The second is an opinion piece with the typical self-serving whining of someone that doesn't want to follow rules that benefit our land and water and the rest of us in the long term.
Yeah making it easy to fill out the increasingly complicated paperwork process. Just like government, which always steals away your rights, and then give you back a few of them and acts like their doing you a favor. And no, the second is NOT an opinion piece, it state actual facts, which is something you liberals ignore when the facts don't support your argument. As usual, you always side with your government and the regulators always say that they don't have anything to do with driving business away, while the ones who are actuall stuck paying the bills get ignored. I suppose your a big fan of going through TSA checkpoints at the airport, right? After all, President Obama says they are necessary to protect your safety. You must like the DOJ wiretaps and them reading your mail, too, since the government says it's for your own good.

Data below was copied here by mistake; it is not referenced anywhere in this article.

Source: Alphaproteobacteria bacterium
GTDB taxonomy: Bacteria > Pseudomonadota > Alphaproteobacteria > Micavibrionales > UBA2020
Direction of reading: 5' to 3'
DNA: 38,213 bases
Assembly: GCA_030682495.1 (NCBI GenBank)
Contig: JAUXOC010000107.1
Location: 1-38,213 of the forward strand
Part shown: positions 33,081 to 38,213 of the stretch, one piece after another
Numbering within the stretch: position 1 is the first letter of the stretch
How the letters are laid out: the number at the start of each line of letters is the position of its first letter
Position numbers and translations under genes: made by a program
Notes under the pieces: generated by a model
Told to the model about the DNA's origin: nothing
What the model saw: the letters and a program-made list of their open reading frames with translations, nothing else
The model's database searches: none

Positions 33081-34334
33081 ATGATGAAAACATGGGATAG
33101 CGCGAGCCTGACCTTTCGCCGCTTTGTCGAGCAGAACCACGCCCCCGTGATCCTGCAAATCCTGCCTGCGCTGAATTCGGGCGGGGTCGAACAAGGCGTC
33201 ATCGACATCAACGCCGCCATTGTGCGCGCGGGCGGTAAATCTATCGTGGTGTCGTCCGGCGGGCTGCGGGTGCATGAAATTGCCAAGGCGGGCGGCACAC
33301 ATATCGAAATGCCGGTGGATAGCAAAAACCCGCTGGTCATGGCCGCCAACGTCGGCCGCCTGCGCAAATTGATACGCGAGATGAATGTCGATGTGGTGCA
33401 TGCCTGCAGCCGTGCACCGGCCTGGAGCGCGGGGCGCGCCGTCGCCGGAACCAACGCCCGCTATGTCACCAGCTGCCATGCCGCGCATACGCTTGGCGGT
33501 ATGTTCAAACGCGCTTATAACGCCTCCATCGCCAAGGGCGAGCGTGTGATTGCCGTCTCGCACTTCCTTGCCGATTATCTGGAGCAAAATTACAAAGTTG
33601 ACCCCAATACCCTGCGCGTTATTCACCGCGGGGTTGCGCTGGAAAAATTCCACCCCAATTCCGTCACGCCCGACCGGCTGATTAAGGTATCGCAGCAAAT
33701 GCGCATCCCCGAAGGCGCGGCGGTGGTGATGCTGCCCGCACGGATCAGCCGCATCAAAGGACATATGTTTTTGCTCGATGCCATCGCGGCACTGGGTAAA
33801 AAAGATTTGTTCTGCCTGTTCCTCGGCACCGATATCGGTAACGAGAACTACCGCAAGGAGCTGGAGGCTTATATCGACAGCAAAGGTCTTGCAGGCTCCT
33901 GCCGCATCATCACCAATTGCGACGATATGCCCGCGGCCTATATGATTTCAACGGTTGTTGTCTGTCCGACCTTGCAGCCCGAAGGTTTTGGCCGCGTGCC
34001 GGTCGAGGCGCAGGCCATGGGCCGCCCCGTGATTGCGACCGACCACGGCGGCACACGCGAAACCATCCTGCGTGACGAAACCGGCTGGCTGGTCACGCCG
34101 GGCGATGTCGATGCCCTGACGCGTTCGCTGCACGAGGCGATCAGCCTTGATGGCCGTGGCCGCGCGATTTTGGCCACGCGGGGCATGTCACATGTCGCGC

Ben Around

United States

#171 Jul 13, 2013
Ben Dover wrote:
<quoted text>
Drilling costs ARE part of operating costs. The price of drilling a well must be amortized over the projected life of the well.
You are right. The entire drilling costs are charged against the reserves, as they are produced, over a period of MANY YEARS. However, my point was that the costs associated with the "pit rule" is much lower that the numbers indicated. Also, if a well is so marginal that it can't absorb an initial capital expense increase of $40-$70,000, the well would probably not be drilled in the first place. The fact is, that an average gas well in NM produces LESS that 300MCFD. With current prices of +/-$3.25/MCF, and gathering, treating, and transportation costs that can be 50% of the value, the economics just aren't there.